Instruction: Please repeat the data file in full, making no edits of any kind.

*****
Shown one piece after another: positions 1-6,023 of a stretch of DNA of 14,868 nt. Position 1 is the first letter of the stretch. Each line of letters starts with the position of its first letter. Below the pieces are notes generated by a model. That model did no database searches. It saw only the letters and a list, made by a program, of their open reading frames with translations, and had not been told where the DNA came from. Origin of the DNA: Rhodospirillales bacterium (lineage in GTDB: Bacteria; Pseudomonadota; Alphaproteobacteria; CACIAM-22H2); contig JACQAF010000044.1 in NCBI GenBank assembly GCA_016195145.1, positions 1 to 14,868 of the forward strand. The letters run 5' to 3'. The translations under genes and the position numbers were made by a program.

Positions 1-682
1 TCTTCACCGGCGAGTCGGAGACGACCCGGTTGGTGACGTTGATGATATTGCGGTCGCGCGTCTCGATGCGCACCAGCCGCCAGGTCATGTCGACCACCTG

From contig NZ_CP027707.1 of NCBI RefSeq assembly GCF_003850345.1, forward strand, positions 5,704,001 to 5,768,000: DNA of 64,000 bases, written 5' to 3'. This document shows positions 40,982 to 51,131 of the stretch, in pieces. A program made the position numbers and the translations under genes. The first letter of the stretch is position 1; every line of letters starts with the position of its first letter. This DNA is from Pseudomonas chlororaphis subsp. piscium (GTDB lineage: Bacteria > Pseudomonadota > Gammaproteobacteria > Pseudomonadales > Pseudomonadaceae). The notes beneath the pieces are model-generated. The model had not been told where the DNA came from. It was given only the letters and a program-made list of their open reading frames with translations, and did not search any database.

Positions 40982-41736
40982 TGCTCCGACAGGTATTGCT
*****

Shown one piece after another: positions 1-6,023 of a stretch of DNA of 14,868 nt. Position 1 is the first letter of the stretch. Each line of letters starts with the position of its first letter. Below the pieces are notes generated by a model. That model did no database searches. It saw only the letters and a list, made by a program, of their open reading frames with translations, and had not been told where the DNA came from. Origin of the DNA: Rhodospirillales bacterium (lineage in GTDB: Bacteria; Pseudomonadota; Alphaproteobacteria; CACIAM-22H2); contig JACQAF010000044.1 in NCBI GenBank assembly GCA_016195145.1, positions 1 to 14,868 of the forward strand. The letters run 5' to 3'. The translations under genes and the position numbers were made by a program.

Positions 1-682
1 TCTTCACCGGCGAGTCGGAGACGACCCGGTTGGTGACGTTGATGATATTGCGGTCGCGCGTCTCGATGCGCACCAGCCGCCAGGTCATGTCGACCACCTG

From contig NZ_CP027707.1 of NCBI RefSeq assembly GCF_003850345.1, forward strand, positions 5,704,001 to 5,768,000: DNA of 64,000 bases, written 5' to 3'. This document shows positions 40,982 to 51,131 of the stretch, in pieces. A program made the position numbers and the translations under genes. The first letter of the stretch is position 1; every line of letters starts with the position of its first letter. This DNA is from Pseudomonas chlororaphis subsp. piscium (GTDB lineage: Bacteria > Pseudomonadota > Gammaproteobacteria > Pseudomonadales > Pseudomonadaceae). The notes beneath the pieces are model-generated. The model had not been told where the DNA came from. It was given only the letters and a program-made list of their open reading frames with translations, and did not search any database.

Positions 40982-41736
40982 TGCTCCGACAGGTATTGCT